Loco Motive by Mary Daheim (Review #2)

Loco MotiveReviewed by Caryn St. Clair

Loco Motive is the latest entry in a very long running series by Mary Daheim. For twenty-four previous books, readers have followed Bed and Breakfast owner Judith McMonigle and her somewhat zany cousin Renie as they have become involved in and solved numerous murders. As with many popular series, there are some books that are stronger than others. Sometimes a series just needs a change in setting-to take the characters on the road, to pep things up a bit. That is apparently what Daheim intended to do in Loco Motive.

The book begins with one of Judith’s guests, a stuntman, taking a flying leap from her roof and leaving in an ambulance. Realizing life was bordering on insane at home, Judith readily agreed to accompany Renie on a train trip to Boston. But the madcap action just keep on rolling for the pair as it turns out that the stuntman and his entourage are also on the train, as well as an assortment of other oddball characters. The train is involved in an accident in Montana, but the aftermath of sheriff pursuit carries over into North Dakota and the two women may well have (briefly) stolen a car!

While the idea of having Judith and Renie take a trip was good, the execution was a bit rough from a couple of different points of view. Mostly there is just TOO MUCH of nearly everything-too many characters to keep straight, too many plot threads going on to follow and too much activity to keep up with. The whole book is just plainly over done.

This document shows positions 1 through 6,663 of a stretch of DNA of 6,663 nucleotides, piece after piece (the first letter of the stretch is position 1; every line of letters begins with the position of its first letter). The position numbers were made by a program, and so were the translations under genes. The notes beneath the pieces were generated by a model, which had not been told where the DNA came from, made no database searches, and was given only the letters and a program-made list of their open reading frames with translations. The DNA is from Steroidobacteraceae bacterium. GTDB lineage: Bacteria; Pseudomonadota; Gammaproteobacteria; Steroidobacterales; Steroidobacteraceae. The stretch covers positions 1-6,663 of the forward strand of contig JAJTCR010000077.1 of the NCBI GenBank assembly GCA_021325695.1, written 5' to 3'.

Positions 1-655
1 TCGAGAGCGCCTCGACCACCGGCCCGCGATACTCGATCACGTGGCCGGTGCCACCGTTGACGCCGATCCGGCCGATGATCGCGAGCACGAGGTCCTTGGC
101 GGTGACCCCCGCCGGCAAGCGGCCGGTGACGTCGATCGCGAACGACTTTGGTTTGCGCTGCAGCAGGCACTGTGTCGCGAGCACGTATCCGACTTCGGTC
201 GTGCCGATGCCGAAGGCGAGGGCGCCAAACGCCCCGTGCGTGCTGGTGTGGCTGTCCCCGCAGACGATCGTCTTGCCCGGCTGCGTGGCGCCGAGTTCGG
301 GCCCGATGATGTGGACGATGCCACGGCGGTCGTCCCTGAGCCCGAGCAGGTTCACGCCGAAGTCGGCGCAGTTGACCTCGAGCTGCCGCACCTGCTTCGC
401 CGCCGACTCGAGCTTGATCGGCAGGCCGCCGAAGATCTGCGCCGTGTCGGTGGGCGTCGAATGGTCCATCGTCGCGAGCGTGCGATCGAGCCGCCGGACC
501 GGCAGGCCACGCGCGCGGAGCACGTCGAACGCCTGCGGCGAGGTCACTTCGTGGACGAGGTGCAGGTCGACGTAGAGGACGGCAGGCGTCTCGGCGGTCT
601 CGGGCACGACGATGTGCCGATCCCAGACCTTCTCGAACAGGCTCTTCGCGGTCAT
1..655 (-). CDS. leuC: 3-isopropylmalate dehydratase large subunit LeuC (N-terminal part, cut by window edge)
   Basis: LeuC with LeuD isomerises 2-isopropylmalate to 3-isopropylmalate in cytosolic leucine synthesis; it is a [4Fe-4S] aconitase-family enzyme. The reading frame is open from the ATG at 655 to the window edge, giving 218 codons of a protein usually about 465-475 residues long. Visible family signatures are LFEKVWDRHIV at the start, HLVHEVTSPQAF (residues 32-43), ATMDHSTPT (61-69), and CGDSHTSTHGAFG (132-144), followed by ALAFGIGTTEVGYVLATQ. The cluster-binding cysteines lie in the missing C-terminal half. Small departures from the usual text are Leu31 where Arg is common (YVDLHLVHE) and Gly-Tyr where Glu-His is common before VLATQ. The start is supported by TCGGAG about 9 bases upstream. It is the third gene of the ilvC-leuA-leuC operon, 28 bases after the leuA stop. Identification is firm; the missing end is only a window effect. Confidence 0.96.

To be more specific, not only are there quite a lot of characters, some of them are really two different characters-two separate identities, but that point is not altogether clear for readers at some of the more crucial times. Also, as far as characters go, Judith has over the series, become a hard, crabby, almost mean spirited woman who is becoming increasingly hard to like.

As far as the plotting goes, the women are traveling across country, but wait! The stuntman who is suing Judith turns out to be on the same train! And then the train is involved in an accident in Montana, a porter goes missing, a body is found, Judith is a major suspect, a fairly important character and her family waltz off the train and disappear, the Montana Sheriff seems to get geographically turned around as much of the police action takes place in North Dakota and who knows what else. As I closed the book, I was left thinking, “What?” There was so much going on that by the end, it isn’t entirely clear what actually did happen.

Readers who like train trips might like this one. Followers of the series may find this to be a fine read. Readers who are not familiar with Judith and Renie had best go back to earlier books before trying this one.

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